The mom’s story:

 

Today the police visited my home after one of my neighbors called in about my children being outside alone…in our yard with a home on two sides and six foot fence on the other two sides. The officer said, “Don’t have me called back out.” So now, do I have to go outside with my children every time they go out? I have a chronic illness and sitting outside all day sucks for me. They love being outside. They come in for bathroom breaks, they come in to tattle, they come in to say “I Love You”… they are in and out every 5-10 minutes. I check on them anytime I pass the door, and I lay or sit next to an open window. If I call for them, they come to the door/window and answer as a “check in.” They will literally stay outside from wake up to 9 pm, when I force them to come in, with breaks for the above and for food. They were perfectly safe. I don’t know what to do.

 

The dad’s story:

 

Dear Lenore: A neighbor of mine called the Texas CPS (Child Protective Services) and the Police on my wife and I because we allow our children, ages 6 and 8, to play in the courtyard directly in front of our apartment. CPS has been investigating my family since April 4th 2012, it is now August 12 2012, and all they have come up with is the one report to Police about my 6-year-old being outside in front of his home. Now we are dealing with the courts in a “Negligent Supervision” case, which makes absolutely no sense because my child wasn’t hurt or asking anyone for help. I was outside with my son when the Police arrived, but the CPS caseworker insists that I take drug tests and parenting classes. People are not neighbors anymore, they are just @$$holes. – A Texas Dad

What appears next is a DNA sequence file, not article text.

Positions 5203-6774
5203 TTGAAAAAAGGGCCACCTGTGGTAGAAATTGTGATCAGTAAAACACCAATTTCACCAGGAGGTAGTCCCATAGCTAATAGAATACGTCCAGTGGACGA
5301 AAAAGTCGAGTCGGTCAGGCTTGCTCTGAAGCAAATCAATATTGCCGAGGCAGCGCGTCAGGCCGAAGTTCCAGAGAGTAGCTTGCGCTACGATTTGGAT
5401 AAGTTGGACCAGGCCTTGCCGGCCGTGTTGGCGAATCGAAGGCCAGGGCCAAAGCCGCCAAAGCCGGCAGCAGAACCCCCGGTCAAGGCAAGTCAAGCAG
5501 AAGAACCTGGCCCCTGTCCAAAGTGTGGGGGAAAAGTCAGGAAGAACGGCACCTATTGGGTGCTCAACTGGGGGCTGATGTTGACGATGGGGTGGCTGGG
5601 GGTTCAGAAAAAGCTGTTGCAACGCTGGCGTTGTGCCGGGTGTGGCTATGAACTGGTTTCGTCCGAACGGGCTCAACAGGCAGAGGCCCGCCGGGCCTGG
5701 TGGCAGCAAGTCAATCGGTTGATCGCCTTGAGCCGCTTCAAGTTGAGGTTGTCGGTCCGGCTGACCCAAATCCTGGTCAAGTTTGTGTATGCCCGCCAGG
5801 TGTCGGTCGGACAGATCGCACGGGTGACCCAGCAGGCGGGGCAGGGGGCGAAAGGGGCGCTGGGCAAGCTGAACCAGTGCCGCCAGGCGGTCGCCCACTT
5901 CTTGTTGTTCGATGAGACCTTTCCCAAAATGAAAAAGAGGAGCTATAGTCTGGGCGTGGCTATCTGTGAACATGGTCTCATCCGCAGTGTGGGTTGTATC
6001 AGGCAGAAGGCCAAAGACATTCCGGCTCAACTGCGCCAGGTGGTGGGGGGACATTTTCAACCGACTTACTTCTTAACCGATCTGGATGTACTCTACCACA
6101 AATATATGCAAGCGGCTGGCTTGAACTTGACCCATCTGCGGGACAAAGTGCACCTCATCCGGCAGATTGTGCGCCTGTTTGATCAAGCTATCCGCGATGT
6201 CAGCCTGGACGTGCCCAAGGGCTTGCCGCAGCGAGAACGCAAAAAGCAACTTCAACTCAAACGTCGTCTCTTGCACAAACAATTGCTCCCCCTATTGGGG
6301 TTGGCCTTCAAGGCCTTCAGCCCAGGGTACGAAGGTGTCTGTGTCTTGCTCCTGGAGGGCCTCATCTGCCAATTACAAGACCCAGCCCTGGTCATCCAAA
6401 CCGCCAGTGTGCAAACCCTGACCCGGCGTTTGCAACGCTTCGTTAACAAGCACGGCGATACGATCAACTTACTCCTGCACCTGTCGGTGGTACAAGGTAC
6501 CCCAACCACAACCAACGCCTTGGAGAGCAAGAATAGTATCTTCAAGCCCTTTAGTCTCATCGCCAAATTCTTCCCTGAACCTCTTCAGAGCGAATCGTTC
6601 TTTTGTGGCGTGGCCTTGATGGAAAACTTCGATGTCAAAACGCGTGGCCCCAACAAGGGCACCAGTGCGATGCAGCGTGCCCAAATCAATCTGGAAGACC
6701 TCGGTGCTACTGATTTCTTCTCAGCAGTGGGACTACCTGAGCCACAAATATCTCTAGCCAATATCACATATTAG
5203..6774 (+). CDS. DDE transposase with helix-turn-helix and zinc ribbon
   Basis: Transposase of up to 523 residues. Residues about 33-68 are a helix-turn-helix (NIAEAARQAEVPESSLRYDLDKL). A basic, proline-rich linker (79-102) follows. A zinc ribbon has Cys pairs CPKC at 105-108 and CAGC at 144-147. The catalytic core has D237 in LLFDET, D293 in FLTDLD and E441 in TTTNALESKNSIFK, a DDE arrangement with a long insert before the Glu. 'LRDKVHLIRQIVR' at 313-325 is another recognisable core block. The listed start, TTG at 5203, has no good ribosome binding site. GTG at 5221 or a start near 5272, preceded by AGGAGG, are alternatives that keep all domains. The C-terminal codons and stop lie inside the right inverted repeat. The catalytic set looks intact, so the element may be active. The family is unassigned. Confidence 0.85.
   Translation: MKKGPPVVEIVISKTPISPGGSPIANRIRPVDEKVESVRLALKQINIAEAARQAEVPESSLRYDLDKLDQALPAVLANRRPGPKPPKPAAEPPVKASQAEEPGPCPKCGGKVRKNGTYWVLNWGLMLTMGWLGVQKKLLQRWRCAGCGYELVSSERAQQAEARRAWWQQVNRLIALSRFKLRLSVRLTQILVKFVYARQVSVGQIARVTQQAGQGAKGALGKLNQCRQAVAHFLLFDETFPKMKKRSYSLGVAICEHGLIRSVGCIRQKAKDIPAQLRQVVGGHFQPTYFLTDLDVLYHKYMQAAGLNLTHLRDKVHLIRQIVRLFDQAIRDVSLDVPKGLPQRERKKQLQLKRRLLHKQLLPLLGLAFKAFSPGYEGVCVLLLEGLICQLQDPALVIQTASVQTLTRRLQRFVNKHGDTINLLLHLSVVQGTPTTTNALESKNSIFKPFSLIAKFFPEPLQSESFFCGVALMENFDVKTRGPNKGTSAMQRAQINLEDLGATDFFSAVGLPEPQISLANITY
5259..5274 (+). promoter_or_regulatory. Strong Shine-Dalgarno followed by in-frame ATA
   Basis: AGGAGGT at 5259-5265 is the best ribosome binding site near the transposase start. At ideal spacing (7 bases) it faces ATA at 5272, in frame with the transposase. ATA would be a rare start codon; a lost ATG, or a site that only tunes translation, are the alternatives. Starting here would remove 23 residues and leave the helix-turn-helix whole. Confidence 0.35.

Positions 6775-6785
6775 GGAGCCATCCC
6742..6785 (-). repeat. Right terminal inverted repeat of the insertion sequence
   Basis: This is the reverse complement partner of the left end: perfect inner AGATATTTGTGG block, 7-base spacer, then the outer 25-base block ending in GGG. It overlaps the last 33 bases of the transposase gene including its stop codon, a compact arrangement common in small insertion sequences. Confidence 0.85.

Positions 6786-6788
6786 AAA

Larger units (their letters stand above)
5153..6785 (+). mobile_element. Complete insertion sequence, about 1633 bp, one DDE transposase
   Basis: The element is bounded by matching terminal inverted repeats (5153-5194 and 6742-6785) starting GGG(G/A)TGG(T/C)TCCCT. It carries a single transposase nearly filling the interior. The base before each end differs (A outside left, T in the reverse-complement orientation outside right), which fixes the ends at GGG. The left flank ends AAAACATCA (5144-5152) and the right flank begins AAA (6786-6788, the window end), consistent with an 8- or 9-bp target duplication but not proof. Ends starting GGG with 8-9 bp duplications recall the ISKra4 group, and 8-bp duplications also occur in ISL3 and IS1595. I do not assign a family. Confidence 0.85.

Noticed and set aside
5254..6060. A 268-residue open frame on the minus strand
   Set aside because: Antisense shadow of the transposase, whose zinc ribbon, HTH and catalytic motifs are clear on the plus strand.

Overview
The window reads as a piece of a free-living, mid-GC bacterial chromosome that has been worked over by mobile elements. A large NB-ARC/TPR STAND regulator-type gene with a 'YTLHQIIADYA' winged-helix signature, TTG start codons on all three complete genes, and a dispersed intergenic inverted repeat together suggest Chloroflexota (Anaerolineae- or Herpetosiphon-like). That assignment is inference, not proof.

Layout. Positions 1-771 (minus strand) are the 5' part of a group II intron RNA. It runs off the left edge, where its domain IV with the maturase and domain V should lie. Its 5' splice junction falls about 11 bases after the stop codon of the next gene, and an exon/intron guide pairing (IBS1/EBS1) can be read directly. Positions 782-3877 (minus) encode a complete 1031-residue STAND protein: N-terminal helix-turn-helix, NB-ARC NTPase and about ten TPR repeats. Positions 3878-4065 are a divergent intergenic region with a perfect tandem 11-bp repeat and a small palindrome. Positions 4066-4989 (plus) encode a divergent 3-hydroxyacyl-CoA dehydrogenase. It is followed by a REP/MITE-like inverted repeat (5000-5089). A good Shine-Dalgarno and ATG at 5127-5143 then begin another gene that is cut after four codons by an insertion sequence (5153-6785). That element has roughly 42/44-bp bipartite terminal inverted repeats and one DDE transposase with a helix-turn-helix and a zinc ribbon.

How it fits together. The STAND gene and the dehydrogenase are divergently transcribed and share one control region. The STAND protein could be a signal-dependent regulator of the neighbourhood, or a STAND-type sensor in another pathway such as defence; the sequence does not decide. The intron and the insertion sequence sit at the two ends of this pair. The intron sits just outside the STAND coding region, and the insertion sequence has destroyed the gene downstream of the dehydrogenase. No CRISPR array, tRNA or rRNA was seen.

Unfortunately the Free Range Kids blog has waaaay too many examples of this kind of reaction from authorities.

 

I find this really concerning, since we’re basically telling children they can’t be responsible for themselves when parents are trying to teach their children independence and responsibility, we’re not allowing them unstructured play time which is crucial for learning and brain development, that it is a way more dangerous world out there than it really is, AND it discourages them from exploring and getting exposure to nature and natural sunlight, both things that are crucial for growing bodies.

 

Why are children no longer allowed to play in their own front yards? I’m sorry if this comes off as a rant, but I feel not letting children play outside and learn on their own is a serious problem if we are simultaneously so concerned about “winning” the education race against other nations.

Aside from yelling at CPS and the police, what can we do as concerned citizens, either with children or without, to encourage and enable children to play outside and allow parents to let their children roam a little bit freer and get the unstructured, unsupervised play time they need in order to develop normally? Ideas welcome in the comments below.